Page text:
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#Rowing: Two outstanding races brought the first session of the Irish Rowing Championships at the National Rowing Centre to a close today. Daire Lynch of Clonmel won the junior single sculls. He caught and passed Shandon's Ronan Byrne in the final quarter, but Byrne refused to give in easily and the two swept towards the finish line with a small margin separating them - Lynch won by just over four tenths of a second.

 The junior women's double had a similar profile: Skibbereen hunted down and caught leaders Bann and held off their late charge to win by just over three tenths of a second.

 UCD had a surprisingly emphatic win over a Skibbereen/UCC composite in the women's senior four - a first senior win for bow woman Eimear Lambe. In the men's double, Shane O'Driscoll and Mark O'Donovan were similarly impressive in their win over Old Collegians.

 Neptune had started the session with their first Championships win in years, in the novice coxed quadruple. Fermoy won the women's Club coxed four, while Cork and NUIG won hte women's intermediate pair and men's intermediate coxed four respectively.

Irish Rowing Championships, National Rowing Centre, Cork, Day One (Selected Results)

Men

Four - Inter, coxed: 1 NUIG 6:26.811.

Sculling, Quadruple - Novice, coxed: Neptune 6:44.559.

Double - Senior: 1 Skibbereen 6:32.773, 2 UCD 6:34.914, 3 Castleconnell 6:39.727.

Single - Junior: 1 Clonmel (D Lynch) 7:04.040, 2 Shandon (R Byrne) 7:04.462, 3 Shandon (S O'Sullivan) 7:23.197.

Women

Four - Senior: 1 UCD 6:54.652, 2 Skibbereen/UCC 6:58.902, 3 Trinity 7:04.715. Club, coxed: Fermoy 7:16.116.

Pair - Intermediate: Cork 7:36.488

Sculling

Double - Junior: 1 Skibbereen B 7:19.682, 2 Bann 7:91.995, 3 Neptune 7:33.305.

 

Published in Rowing

#Rowing: Philip Doyle of Queen’s University beat Daire Lynch of Clonmel by three tenths of a second in the Division One A Final of the men’s single sculls at Skibbereen Regatta today. Monika Dukarska won the women’s equivalent, with lightweight oarswoman Denise Walsh second. Trinity took the men’s senior pair through Patrick Moreau and Michael Corcoran and their men’s novice eight won the Division Two A Final. Cork Boat Club won the women’s Division One pair with their junior crew.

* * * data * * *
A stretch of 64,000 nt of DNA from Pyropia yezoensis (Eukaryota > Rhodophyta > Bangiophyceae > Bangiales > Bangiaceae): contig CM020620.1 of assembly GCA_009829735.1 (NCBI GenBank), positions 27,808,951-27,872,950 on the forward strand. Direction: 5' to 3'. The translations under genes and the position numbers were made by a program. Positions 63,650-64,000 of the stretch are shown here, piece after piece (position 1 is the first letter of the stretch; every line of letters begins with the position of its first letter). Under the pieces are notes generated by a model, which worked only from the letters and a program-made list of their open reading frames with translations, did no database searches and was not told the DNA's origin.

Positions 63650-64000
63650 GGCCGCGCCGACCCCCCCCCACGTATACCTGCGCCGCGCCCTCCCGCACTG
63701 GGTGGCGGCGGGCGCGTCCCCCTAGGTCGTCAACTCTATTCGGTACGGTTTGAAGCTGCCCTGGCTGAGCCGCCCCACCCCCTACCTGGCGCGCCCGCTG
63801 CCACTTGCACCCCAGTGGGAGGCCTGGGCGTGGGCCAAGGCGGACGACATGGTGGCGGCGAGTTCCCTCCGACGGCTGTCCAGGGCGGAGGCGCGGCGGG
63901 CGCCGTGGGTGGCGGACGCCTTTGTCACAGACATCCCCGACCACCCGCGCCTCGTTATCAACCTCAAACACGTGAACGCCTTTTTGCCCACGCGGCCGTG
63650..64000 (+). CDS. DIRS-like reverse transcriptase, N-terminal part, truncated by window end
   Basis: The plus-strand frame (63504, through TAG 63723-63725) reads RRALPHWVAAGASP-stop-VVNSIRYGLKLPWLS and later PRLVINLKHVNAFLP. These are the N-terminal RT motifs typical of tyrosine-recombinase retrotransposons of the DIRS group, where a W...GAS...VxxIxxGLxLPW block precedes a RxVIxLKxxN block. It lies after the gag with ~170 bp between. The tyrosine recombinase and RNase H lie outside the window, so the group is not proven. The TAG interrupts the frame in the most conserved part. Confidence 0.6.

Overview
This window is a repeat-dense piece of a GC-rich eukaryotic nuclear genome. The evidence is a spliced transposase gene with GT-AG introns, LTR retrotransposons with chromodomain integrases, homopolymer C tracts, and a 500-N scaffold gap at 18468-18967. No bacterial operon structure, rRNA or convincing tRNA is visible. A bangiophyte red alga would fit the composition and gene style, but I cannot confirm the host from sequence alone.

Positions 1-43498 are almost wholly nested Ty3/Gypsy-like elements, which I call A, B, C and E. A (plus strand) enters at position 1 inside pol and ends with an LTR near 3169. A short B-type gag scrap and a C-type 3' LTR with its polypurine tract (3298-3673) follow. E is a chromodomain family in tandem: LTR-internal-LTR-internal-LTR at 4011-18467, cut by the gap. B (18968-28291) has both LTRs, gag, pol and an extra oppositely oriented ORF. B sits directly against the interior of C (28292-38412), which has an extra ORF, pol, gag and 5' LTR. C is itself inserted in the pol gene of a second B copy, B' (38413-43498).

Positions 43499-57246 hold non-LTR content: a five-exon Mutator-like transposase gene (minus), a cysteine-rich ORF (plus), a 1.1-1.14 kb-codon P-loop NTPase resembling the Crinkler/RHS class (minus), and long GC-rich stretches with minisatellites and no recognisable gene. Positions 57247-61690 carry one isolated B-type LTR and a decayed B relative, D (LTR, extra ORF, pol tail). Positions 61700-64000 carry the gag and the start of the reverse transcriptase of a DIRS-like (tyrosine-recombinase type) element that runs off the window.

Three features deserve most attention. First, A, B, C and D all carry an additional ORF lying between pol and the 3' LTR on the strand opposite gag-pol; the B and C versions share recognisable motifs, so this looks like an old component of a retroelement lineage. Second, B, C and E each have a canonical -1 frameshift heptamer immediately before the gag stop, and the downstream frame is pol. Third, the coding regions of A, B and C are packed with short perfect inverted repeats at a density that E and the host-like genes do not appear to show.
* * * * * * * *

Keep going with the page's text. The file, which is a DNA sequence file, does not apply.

Skibbereen Regatta, National Rowing Centre, Cork, Saturday (selected results)

 Men

Eight – Division Two – A Final: 1 Trinity A (novice) 6:18.4; 2 UCC (club two) 6:22.0; 4 Cork (jun 18B) 6:30.7. B Final: Shandon (jun 16) 6:33.9.

 Pair – Division One – A Final: 1 Trinity (sen) 6:56.8, 2 Commercial A (sen) 7:00.0, 3 Commercial C (sen) 7:01.2; 5 UCC (inter) 7:11.3. B Final: 1 Trinity A (sen) 7:12.4; 4 Queen’s (club one) 7:27.1.

Sculling,

 Single – Div One – A Final: 1 Queen’s (P Doyle, sen) 7:18.2, 2 Clonmel (D Lynch; jun 18A) 7:18.5, 3 Queen’s (C Beck; lwt) 7:24.3; 4 Skibbereen (F McCarthy; inter) 7:26.4. B Final: 1 Garda (D Kelly; sen) 7:32.8; 5 UCC (D Synott; club one) 7:46.2. C Final: Portadown (S McKeown; sen) 7:25.0

 Women

Pair – Div One – A Final: 1 Cork (jun 18A) 7:55.47, 2 UCC (inter) 8:08.1, 3 Queen’s (inter) 8:14.8; 4 Trinity (club one) 8:21.6.

Sculling,

Quadruple – Div Two – A Final: 1 Cork A (jun 18B) 7:46.4; 2 Workman’s (jun 16) 7:49.0; 6 St Michael’s (club two) 8:15.6. C Final: 5 Univ of Limerick (nov) 8:56.2.

 Single – Div One – A Final: 1 Killorglin (M Dukarska; sen) 7:55.4, 2 Skibbereen (D Walsh; sen) 7:58.9, 3 Skibbereen (S Dolan; sen) 8:05.8; 4 Skibbereen (E Hegarty; jun 18A) 8:12.6, 5 UCD (A Crowley; inter) 8:20.4. B Final: 1 Skibbereen (O Hayes; lightweight) 8:27.7; 4 Belfast BC (O Blundell; club one) 8:32.8. C Final: 1 Garda (B Larsen; inter) 8:36.81. 

Published in Rowing

#Angling - Inland Fisheries Ireland has recently added two new guides to its list of resources for anglers fishing in Ireland.

The West of Ireland Sea Angling Guide covers the region from Westport, in Clew Bay, south to the rocky headlands of North Clare, including Galway Bay, Connemara, Killary, Louisburgh, Clew Bay, and the offshore islands of Inisbofin, Inisturk and the Aran Islands.

The guide is in no way comprehensive, and the list of marks and venues is just a sample of what is available across the region's waterways. There are literally hundreds of shore marks in the region that have rarely, if ever, been fished, but the potential waiting to be explored is immense. Getting off the beaten path and trying a new mark may produce the fish of a lifetime.

In addition, the County Sligo Game Angling Guide covers the main game angling waters in the district. It contains information on the location of each fishery as well as details in relation to contacts, permitted angling methods, angling seasons, etc.